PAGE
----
Exposing the SSPX’s Rejection of the
Hermeneutic of Continuity
John F. Salza, Esq.
June A.D. 2022
Recall what we learned in Part I of this article, that Fr. Reuter’s (and the SSPX’s) position is that it is impossible to interpret the documents of Vatican II in confirming with traditional doctrine (a hermeneutic of continuity, proposed by Pope Benedict XVI, is not possible, they say). Fr. Reuter articulated this position in Episode 30 of the Society’s Crisis in the Church series, called “Hermeneutic of Continuity: Big Word, Big Logical Leap.” However, as we have consistently seen in other podcasts of this series, when SSPX priests attempt to prove their thesis, they immediately contradict themselves, by referring to examples of someone’s faulty interpretation of the council, and not their analysis of the actual text. We saw this repeatedly in Fr. Wiseman’s podcast (Episode 48, “The 4 Questions You Should Ask Yourself about the Crisis”), which I exposed in my article “A Refutation of the SSPX’s Four Answers on the Crisis.”
In his podcast, right
after Fr. Wiseman alleges that the crisis in the Church was caused by the
errors in the Vatican II documents, instead of quoting the alleged error and
explaining why it is wrong, he appeals to what he calls “the testimony of Pope
after Vatican II” who, he claims, “justified reforms or scandalous doings or
saying (contributing to the loss of faith), precisely by appealing to the
documents of Vatican II.” He then quotes
non-Vatican II statements such as Pope John Paul II’s statement
to the Cardinals in 1986 in which he says “All authentic prayer is inspired by
the Holy Ghost,” as if this statement suffices as proof of an error of Vatican
II. It is unclear why Fr. Wiseman objects to the statement itself, that “all authentic
prayer is inspired by the Holy Ghost” (actual grace), but whatever his
reasoning is, the fact remains that statement in question is from John Paul II,
not Vatican II. If Vatican II is really “full
of errors and heresies,” let the Society quote it directly and explain why the
teaching is false. Would Fr. Wiseman be
satisfied if a Protestant quoted a statement of Pope Francis to prove that the
Council of Trent contained errors, or an Old Catholic quoted John Paul II as to
prove Vatican I “was full of errors.” Of
course not. He would demand that the heretic quote the actual conciliar text.
Fr. Reuter Uses the Same Flawed Reasoning
Fr. Reuter uses the same faulty reasoning. Rather than pointing out the alleged heresies or positive errors in the Vatican II documents to justify their rejection, Fr. Reuter refers to a “para-conciliar spirit” that hijacked the council’s “ambiguous” texts, even stating that “ambiguities were weaponized to implement radical changes.” We agree with Fr. Reuter that the Modernists indeed weaponized the ambiguities of the conciliar documents to implement their liberal reforms, but this is not the same thing as saying the texts themselves teach heresy or error to justify their outright rejection, much less the rejection of a Catholic hermeneutic to interpreting them.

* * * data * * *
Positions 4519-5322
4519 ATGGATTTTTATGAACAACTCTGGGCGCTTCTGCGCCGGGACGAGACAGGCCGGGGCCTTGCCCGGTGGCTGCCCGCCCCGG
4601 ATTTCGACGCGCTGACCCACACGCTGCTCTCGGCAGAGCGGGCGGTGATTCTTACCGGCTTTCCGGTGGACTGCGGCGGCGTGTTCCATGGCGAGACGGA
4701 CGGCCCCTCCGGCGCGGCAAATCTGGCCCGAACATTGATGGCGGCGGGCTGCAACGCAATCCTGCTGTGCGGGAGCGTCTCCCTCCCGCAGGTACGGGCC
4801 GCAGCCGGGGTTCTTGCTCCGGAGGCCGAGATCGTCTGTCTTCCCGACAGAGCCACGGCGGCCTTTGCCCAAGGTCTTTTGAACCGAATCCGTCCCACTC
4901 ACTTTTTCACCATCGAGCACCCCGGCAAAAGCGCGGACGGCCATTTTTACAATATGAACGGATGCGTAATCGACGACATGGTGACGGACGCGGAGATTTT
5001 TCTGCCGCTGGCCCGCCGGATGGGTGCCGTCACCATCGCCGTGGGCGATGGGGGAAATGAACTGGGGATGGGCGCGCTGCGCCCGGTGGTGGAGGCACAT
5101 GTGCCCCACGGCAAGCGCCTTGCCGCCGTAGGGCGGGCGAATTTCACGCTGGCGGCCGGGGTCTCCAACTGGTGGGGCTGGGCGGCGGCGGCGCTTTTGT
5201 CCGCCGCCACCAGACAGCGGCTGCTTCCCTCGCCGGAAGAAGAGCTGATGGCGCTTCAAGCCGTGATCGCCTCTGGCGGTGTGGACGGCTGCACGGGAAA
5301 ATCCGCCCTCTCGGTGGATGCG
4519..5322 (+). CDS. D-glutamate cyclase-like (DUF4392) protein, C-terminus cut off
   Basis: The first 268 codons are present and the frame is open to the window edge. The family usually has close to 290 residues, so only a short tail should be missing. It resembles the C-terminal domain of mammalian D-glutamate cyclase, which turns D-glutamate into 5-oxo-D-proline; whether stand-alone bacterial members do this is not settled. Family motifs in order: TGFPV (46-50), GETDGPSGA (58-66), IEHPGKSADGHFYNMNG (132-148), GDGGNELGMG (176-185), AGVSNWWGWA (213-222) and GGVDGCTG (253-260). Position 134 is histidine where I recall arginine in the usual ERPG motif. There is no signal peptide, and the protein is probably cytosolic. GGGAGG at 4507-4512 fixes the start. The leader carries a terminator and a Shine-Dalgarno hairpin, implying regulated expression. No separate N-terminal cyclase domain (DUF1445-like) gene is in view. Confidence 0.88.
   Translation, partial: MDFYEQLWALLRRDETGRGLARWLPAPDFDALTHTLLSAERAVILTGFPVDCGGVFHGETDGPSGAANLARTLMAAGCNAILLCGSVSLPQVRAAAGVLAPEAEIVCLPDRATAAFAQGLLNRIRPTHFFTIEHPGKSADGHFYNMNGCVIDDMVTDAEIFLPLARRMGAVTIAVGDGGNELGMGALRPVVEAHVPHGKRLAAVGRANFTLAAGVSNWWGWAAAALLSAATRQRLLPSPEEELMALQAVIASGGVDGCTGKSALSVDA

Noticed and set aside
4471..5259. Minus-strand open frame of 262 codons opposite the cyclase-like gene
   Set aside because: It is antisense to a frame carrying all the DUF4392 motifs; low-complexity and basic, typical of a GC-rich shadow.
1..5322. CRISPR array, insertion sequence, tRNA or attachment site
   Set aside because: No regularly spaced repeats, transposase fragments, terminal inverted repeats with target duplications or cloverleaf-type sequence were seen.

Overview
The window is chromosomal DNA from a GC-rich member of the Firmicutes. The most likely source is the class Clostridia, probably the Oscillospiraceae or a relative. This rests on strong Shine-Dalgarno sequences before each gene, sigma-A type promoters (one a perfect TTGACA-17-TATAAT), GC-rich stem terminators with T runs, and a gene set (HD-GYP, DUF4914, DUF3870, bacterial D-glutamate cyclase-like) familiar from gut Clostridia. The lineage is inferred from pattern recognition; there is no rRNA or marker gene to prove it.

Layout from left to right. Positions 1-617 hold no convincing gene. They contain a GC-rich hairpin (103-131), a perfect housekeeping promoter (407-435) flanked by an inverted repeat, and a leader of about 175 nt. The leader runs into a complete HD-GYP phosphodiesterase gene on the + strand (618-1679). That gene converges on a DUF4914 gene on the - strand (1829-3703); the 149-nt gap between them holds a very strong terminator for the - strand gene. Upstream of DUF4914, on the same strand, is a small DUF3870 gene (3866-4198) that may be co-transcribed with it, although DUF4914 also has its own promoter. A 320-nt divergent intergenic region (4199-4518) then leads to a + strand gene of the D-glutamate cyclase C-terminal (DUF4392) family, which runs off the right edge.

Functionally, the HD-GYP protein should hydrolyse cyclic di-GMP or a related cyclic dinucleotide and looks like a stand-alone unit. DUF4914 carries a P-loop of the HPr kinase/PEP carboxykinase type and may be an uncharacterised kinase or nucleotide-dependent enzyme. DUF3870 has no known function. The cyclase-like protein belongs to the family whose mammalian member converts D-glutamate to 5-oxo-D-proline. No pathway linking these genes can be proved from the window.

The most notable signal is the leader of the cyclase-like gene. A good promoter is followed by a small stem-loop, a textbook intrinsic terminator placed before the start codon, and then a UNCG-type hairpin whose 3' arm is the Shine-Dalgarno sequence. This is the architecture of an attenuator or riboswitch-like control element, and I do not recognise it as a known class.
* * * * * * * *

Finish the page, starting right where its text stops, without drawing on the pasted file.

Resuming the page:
To confirm we understand Fr. Reuter correctly, he again states that “the documents are ambiguous and the fruits are poisonous,” and “not just a few lines are ambiguous; the documents are ambiguous.” Again, Fr. Reuter claims that the documents of Vatican II themselves are the “proximate cause” of the crisis because of the errors they teach, but he does not prove his case by actually quoting the alleged errors in the documents. Rather, he dismisses his case by settling to call the documents “ambiguous,” and admitting that the ambiguities were weaponized by the Modernists. Indeed, ambiguities, and not direct errors, were also the object of concern for the council fathers, who used such terms as “lack of clarity,” “lacking distinction,” “insufficiently clear,” and “greater precision needed,” to describe some of the ambiguous texts. Again, Fr. Reuter contradicts his own thesis.
One also questions whether Fr. Reuter has read all (or any) of the documents of Vatican II in their entirety, given that he characterizes all of them as “ambiguous,” and “not just a few lines.” If anyone actually reads the documents of the council, he finds that the documents are almost entirely orthodox (it is reported on the Society’s own website that Bishop Fellay said the SSPX accepts 95 percent of the council’s teaching), and that the ambiguous statements are quite limited. Admittedly, several documents are written in a style impregnated with the Liberal spirit, but the style of writing is one thing, error and heresy are another.
As we have seen, if we find a statement that is ambiguous and which could be used to obscure Catholic truth, we must read it in light of Tradition (worst case scenario, we withhold assent if the statement is non-definitive, without tossing out the entire document or indicting the authority of the Church). As Pius VI taught, when confronted with a “suspected error or danger under the veil of ambiguity,” we are to “denounce the perverse meaning” that camouflages Catholic truth. We do this by employing a hermeneutic of continuity which interprets the ambiguity in light of Tradition. Fr. Reuter actually sees the problem (which are the ambiguities of the conciliar texts), but rejects the true solution (which is to interpret them in a Catholic sense), and ends by proposing a false solution (which is to reject the documents wholesale).